Most New Zealanders say they live a contented life despite barely half of them saying they have enough or more than enough money to pay the bills, according to a new survey.
Findings from Statistics New Zealand's General Social Survey showed having good health, relationships, housing, and enough money strongly influenced how satisfied respondents were with their lives.
Last year, one-in-five of the 8500 respondents said they had good health, enough money, good housing and didn't feel lonely. Nearly all those people (98 per cent) were satisfied or very satisfied with their lives overall.
On the other hand, 1 in 20 New Zealanders said they had neither good health nor enough money nor good housing, and said they had felt lonely in the past four weeks.
Yet just over half (55 per cent) of those people were satisfied or very satisfied with their lives overall.
The survey found 52 per cent had enough money to pay for everyday items such as accommodation, food, clothing and other necessities.
Aucklanders were the least likely to say they had more than enough or enough money. About 47 per cent of people living in the Auckland region said they had more than enough or enough money, compared with 58 per cent living in Wellington or Canterbury.
The survey's manager Philip Walker said despite that, the majority of respondents felt satisfied with their lives.
"There's more to life than just money," he said.
"Most New Zealanders appear to be content with their lives, with 87 percent of the population reporting they were satisfied or very satisfied with their lives overall. This is above the OECD average, and similar to Australia, the United States, and Canada."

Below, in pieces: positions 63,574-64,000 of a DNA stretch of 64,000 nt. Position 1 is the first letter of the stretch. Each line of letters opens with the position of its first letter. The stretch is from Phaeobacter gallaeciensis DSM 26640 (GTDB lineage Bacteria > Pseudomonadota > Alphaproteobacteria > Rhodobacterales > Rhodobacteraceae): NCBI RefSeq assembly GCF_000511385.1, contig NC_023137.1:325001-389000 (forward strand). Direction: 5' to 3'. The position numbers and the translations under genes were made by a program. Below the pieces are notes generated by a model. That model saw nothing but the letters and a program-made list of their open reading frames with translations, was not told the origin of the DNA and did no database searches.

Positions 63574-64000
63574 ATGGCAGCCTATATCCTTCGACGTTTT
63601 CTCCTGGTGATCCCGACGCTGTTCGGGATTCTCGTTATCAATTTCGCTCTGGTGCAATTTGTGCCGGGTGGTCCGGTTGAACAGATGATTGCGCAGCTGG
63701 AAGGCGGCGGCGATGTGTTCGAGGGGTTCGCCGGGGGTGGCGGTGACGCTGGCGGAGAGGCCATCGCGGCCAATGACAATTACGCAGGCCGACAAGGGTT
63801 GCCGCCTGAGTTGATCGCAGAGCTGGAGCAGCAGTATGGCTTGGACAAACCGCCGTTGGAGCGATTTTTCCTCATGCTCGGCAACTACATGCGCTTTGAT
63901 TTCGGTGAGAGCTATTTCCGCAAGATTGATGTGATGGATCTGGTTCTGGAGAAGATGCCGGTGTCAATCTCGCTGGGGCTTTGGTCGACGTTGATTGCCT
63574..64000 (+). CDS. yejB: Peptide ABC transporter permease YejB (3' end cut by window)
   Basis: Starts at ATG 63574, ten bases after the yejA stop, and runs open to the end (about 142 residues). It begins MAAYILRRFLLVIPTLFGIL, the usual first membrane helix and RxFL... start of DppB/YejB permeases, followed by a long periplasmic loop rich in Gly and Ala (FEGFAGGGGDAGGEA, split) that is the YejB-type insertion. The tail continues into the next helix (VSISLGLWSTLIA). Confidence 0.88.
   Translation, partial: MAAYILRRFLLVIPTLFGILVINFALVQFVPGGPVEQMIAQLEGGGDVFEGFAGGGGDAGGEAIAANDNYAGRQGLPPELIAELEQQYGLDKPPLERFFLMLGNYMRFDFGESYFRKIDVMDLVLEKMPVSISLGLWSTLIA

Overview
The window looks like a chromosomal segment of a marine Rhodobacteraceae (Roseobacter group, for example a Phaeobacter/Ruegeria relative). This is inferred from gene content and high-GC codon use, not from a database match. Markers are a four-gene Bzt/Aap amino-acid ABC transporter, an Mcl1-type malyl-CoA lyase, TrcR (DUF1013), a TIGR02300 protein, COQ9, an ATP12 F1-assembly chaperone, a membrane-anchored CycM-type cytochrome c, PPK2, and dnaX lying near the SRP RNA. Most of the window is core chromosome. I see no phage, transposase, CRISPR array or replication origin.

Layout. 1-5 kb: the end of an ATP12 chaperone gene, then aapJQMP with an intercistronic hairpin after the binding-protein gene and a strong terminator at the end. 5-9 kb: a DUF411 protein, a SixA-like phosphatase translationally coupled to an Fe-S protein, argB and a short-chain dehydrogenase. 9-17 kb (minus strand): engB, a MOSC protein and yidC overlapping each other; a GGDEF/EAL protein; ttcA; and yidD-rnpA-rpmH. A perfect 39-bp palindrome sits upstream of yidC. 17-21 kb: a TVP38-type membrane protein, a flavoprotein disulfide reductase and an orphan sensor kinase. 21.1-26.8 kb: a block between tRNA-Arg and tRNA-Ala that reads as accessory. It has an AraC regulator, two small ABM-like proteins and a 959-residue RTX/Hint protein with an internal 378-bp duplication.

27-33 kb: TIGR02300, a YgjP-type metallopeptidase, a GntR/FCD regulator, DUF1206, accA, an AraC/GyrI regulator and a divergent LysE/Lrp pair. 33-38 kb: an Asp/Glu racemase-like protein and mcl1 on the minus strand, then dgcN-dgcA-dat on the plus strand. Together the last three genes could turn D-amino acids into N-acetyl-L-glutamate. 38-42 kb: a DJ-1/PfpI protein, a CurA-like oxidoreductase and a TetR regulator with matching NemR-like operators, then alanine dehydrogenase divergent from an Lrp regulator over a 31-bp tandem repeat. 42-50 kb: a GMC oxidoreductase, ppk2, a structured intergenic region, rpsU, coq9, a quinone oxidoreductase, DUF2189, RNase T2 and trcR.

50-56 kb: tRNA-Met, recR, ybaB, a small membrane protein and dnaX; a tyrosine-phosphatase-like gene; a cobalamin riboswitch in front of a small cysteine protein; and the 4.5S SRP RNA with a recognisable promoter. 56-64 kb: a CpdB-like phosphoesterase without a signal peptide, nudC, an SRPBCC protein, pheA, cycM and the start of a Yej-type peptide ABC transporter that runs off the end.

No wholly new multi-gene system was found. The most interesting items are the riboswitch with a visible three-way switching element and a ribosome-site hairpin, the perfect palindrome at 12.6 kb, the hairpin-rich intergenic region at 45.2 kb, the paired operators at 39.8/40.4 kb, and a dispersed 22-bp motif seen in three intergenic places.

Three in five New Zealanders rated their health as excellent or very good, the survey found.
Respondents who were most likely to rate their health as top-notch were aged between 15 and 24.
Health satisfaction increased with a high household income - with people in households earning more than $100,000 more likely to report their health as excellent or very good (69 per cent) compared to those in households with an annual income of $30,000 or less (45 per cent).
Maori and Pacific Islanders were less likely to rate their health as excellent or very good (54 and 55 per cent respectively) than Europeans (62 per cent) and Asians (60 per cent).
The survey also found 67 per cent of respondents had no major housing problems.
This was a significant increase from the 2008 survey (63 per cent) and the 2010 survey (64 per cent).
Home owners were more likely than renters to report no problems, the survey said.
It also found the older generation were most content, with 91 per cent of those aged over 65-years-old reporting they were satisfied or very satisfied with their lives.
"This pattern may reflect the pressure from work and family responsibilities that people face as they move through life,'' the survey said.
Those living the good life were more likely to:
* be aged over 45-years-old;
* be European;
* have been born in New Zealand;
* have tertiary qualifications;
* have an annual household income of more than $100,000;
* be employed; and
* be a childless couple.